Last week, I had the honor of representing the CPSC as a witness before the House Appropriations Subcommittee on Financial Services and General Government. The hearing, which focused on the CPSC'S 2012 Performance Budget Request, afforded me the opportunity to testify about ways in which I believe we can reduce our budget while actually improving our ability to fulfill our core safety mission.
In my prepared testimony, I illustrated several points where I believe the CPSC is inefficiently using its resources, focusing on the requirements of the CPSIA. For example, I discussed the Commission Majority’s decision to broaden the scope of what falls under the definition of “children’s product.” That decision unnecessarily increased the number of products that must undergo third-party lab testing for compliance with the statutory lead content limits applicable to children’s products. Moreover, the majority failed to meaningfully define “absorption” for purposes of excepting from the third-party testing requirements products that contain no risk. As a result, the rule makes no distinction between products containing lead that is likely to be consumed and products where the lead content cannot cause harm. These regulatory decisions by the Majority have actually increased the economic damage caused by the CPSIA, in areas where the Commission had the discretion to limit that damage.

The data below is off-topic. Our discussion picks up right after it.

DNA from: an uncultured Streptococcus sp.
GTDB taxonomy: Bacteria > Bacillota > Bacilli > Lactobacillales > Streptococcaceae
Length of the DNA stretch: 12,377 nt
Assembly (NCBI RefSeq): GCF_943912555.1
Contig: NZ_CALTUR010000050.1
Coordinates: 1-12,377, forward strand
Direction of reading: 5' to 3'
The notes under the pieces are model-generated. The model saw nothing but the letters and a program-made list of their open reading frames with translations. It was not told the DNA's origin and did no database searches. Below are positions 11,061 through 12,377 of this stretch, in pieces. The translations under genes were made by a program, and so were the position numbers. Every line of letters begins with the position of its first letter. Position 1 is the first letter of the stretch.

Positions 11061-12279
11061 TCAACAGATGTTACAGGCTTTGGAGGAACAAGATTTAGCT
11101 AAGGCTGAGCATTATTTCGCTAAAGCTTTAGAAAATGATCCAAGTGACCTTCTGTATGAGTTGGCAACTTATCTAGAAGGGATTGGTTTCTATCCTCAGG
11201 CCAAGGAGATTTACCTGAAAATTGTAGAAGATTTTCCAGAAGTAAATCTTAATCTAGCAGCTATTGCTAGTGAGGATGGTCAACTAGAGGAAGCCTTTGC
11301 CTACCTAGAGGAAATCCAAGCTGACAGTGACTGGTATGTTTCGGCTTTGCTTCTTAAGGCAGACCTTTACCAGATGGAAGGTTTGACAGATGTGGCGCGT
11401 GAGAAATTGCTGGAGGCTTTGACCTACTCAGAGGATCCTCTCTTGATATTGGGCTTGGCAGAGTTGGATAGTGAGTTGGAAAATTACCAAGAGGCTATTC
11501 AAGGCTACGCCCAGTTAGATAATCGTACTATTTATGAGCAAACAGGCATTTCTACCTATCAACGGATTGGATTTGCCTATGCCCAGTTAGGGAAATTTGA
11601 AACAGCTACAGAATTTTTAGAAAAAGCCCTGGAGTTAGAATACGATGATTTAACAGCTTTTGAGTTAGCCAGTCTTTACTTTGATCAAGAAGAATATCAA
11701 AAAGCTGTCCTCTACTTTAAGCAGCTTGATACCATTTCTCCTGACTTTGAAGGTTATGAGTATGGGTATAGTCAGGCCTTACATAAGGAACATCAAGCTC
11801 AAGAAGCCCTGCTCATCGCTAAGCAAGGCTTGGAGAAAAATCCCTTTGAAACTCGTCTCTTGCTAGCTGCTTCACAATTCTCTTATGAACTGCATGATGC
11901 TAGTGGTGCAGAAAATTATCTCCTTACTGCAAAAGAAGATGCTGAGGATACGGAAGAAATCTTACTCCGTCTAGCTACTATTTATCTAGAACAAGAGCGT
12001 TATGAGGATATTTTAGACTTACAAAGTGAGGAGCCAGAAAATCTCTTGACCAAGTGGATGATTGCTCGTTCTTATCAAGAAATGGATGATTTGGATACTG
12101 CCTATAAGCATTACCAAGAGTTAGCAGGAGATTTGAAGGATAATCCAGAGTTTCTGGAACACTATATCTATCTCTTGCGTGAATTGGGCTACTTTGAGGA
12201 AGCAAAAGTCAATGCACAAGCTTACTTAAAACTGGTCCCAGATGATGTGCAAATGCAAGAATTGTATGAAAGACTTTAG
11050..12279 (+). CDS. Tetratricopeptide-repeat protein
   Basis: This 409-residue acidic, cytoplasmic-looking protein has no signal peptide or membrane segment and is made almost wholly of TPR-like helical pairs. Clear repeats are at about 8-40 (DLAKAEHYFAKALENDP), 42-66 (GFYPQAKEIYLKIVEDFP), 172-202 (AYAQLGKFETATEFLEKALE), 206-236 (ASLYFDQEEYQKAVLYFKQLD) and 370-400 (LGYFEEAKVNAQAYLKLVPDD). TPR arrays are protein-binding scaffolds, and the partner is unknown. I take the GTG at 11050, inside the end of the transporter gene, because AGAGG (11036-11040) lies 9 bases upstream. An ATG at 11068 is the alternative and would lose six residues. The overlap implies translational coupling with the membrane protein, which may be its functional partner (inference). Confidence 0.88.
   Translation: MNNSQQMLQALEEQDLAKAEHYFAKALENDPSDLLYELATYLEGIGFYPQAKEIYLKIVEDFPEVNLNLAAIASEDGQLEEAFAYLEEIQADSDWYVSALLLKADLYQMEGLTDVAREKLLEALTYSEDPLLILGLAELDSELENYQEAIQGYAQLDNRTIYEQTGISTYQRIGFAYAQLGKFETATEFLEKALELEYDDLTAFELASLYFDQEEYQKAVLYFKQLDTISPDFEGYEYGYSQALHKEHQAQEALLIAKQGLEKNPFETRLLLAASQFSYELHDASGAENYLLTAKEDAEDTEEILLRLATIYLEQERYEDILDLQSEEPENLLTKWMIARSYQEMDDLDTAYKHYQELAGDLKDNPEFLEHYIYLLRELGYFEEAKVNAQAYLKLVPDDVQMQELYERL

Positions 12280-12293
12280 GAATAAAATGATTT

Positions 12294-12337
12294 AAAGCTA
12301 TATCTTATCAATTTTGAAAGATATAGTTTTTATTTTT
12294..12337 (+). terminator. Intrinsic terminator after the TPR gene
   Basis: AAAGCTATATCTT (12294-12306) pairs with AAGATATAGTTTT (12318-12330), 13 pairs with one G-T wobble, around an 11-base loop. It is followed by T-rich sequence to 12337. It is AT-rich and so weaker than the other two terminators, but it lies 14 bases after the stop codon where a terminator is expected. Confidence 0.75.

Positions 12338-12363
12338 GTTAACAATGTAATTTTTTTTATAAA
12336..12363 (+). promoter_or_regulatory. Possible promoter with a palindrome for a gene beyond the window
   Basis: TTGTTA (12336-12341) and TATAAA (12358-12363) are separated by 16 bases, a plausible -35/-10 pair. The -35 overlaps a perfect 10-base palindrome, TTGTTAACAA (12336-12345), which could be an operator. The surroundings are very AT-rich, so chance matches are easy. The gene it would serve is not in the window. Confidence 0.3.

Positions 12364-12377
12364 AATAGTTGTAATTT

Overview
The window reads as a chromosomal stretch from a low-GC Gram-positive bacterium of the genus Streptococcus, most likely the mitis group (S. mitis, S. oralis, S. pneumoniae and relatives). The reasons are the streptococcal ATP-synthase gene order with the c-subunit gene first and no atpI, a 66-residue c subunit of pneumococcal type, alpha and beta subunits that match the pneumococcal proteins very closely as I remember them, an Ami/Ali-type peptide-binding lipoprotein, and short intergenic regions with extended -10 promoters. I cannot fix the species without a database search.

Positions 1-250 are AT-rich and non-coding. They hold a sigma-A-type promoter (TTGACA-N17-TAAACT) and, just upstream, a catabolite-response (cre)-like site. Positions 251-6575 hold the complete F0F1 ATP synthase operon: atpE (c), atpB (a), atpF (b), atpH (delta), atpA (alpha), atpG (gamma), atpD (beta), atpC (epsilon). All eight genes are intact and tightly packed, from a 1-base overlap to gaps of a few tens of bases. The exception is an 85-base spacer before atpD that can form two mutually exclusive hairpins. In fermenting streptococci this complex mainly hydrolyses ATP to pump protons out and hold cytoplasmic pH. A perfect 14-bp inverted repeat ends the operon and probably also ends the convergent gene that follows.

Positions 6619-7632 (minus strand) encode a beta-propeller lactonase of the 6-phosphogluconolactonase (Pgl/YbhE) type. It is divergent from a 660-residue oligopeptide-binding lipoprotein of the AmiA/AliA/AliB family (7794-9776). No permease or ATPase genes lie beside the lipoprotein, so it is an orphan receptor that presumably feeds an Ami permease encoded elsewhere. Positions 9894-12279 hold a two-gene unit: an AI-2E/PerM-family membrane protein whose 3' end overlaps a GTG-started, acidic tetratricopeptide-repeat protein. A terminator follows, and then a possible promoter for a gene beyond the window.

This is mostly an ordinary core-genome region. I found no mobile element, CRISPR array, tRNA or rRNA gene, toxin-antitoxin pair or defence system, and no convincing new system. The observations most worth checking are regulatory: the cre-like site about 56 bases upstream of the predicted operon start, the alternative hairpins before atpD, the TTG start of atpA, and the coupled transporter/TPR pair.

In addition to my prepared testimony I was able to highlight two points that I believe would be instrumental in reducing both the size of the Commission’s budget and its regulatory burden, especially on small businesses:
First, I urged the Committee to prohibit funding for the new public database until the Commission’s regulations ensure that the information contained in a report of harm is verifiable, and the Commission has established an effective procedure for resolving a claim of material inaccuracy before a report of harm is put on the Database.
Second, I urged the Committee to prohibit funding for the Commission to implement any new third-party testing and certification requirements of the CPSIA. Of course, the Commission would still have its authority to impose such requirements where necessary to address a risk. This will ensure that our focus is on ensuring safety rather than on enforcing standards and paperwork requirements entirely unrelated to risk.
Finally, I was pleased with the discussion by Chairwoman Jo Ann Emerson of the need for a cost-benefit analysis of regulations promulgated under the CPSIA. I believe such an analysis would reveal that much of our CPSIA mandated regulation cannot be justified. This will not only help to save businesses throughout the county that are struggling, but it will also ensure that we are using the resources provided to us by the taxpayer in a logical and substantive manner.
Click here to view last week's broadcast.